Naive and idealistic Jefferson Smith, leader of the Boy Rangers, is appointed on a lark by the spineless governor of his state. He is reunited with the state's senior senator--presidential hopeful and childhood hero, Senator Joseph Paine. In Washington, however, Smith discovers many of the shortcomings of the political process as his earnest goal of a national boys' camp leads to a conflict with the state political boss, Jim Taylor. Taylor first tries to corrupt Smith and then later attempts to destroy Smith through a scandal. Written by
James Yu <email@example.com>
The story on which the movie was based was titled "The Gentleman from Montana", but the state is not specified in the movie. See more »
Jeff Smith is accused of putting forward his bill on Boys Camp for his own benefit, as the supposed owner of the land on which the two contending bills lay claim. Yet if he did own this land and was concerned about selling it overpriced "at $500 an acre", he would in fact support the bill backed by the corrupt Senators, since he would make a profit from the sale of "his" land whatever the State decided to build there, Boys Camp or a dam. See more »
I guess this is just another lost cause Mr. Paine. All you people don't know about lost causes. Mr. Paine does. He said once they were the only causes worth fighting for and he fought for them once. For the only reason any man ever fights for them. Because of just one plain simple rule. Love thy neighbor. And in this world today of great hatred a man who knows that rule has a great trust. You know that rule Mr. Paine and I loved you for it just as my father did. And you know that you fight ...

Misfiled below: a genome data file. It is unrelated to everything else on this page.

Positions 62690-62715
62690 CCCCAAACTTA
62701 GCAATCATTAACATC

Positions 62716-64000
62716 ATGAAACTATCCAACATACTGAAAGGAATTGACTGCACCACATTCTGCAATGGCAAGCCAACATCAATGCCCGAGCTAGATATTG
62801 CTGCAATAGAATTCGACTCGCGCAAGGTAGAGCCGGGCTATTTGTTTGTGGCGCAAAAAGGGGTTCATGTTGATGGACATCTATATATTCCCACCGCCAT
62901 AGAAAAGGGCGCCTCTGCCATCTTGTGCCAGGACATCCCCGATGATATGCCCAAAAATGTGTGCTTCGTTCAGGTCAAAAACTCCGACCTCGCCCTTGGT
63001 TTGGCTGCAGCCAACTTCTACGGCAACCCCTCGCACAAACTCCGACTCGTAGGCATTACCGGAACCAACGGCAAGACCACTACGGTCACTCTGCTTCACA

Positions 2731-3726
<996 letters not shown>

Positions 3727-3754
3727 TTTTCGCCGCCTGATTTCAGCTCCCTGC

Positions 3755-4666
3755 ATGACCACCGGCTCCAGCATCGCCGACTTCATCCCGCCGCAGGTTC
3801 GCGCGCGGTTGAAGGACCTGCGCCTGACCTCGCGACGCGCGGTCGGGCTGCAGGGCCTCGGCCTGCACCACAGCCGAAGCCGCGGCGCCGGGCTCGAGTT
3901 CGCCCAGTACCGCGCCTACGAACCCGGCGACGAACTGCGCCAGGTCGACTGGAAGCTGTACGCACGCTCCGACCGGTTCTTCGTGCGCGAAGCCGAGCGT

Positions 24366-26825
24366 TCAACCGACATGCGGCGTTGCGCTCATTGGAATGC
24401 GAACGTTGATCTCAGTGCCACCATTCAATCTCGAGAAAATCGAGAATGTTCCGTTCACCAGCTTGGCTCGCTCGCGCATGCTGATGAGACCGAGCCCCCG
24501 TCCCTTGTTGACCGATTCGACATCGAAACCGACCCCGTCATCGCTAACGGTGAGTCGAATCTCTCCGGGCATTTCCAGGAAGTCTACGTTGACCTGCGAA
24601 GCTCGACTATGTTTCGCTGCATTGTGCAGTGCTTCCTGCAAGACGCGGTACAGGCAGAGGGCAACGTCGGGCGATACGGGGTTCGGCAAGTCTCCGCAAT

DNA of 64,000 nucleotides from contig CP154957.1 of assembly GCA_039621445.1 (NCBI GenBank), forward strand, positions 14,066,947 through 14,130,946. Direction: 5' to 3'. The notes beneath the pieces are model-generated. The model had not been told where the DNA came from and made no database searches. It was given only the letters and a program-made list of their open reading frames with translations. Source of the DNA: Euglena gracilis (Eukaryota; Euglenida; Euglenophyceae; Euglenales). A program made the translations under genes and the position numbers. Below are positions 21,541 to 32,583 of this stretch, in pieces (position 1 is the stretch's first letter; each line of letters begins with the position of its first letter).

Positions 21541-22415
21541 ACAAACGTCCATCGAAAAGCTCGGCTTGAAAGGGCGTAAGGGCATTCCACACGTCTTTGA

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It works in a way no other movie could, THERE IS PROOF
Now, I must admit that this is one of my top five favorite films. There is a warmth, idealism, and kinda simple feeling of hope, that makes one believe that things will work out in the end. Capra knew exactly what he wanted, and it shines. Jimmy Stewart, in the role of his life, makes us believe, what we know is almost impossible in todays crass world.
Claude Rains is incredible as Senator Smith's evil mentor. Jean Arthur, as his confidant, plays the part so well,that we just want her to save the day.
The final scene, where the filibuster is taking place, is among the greatest ever made.
BUT THE PROOF, YOU ASK?
In the early 80s, I showed this film, over three days, to a group of 15 year old inner city teenagers. I taught Political Science in a very difficult school in Chicago. It was a new class, and not all of the "best" students took it.
I decided to show this film at the end of the year, just to see how long I could keep the students attention. I didn't expect much. Fifteen is a very tough age to keep any kind of attention span, and it was at the end of the day, 2:30 -3:15 pm. which made things worse. As the film began, there was rustling in the seats, boredom, that famous oh what a waste of time look...Mind you, this is 43 year old film, about a white Senator, in those "old" days, and being shown to a totally Afro-American crowd of 15 year olds, late in the day, (over a three day period, which meant the students would have to wait till the next day to see what was going on. ..By the end of the third day, Capra had worked his magic, and the entire class was spellbound by this film. They were there till the very end, and you could see how much they enjoyed seeing a film, that they wouldn't have looked at in a thousand years..Comments were wonderful. Any film that could accomplish this, more than 40 years after its conception, to a crowd that one would believe would have no interest deserves to be truly called a "great film."
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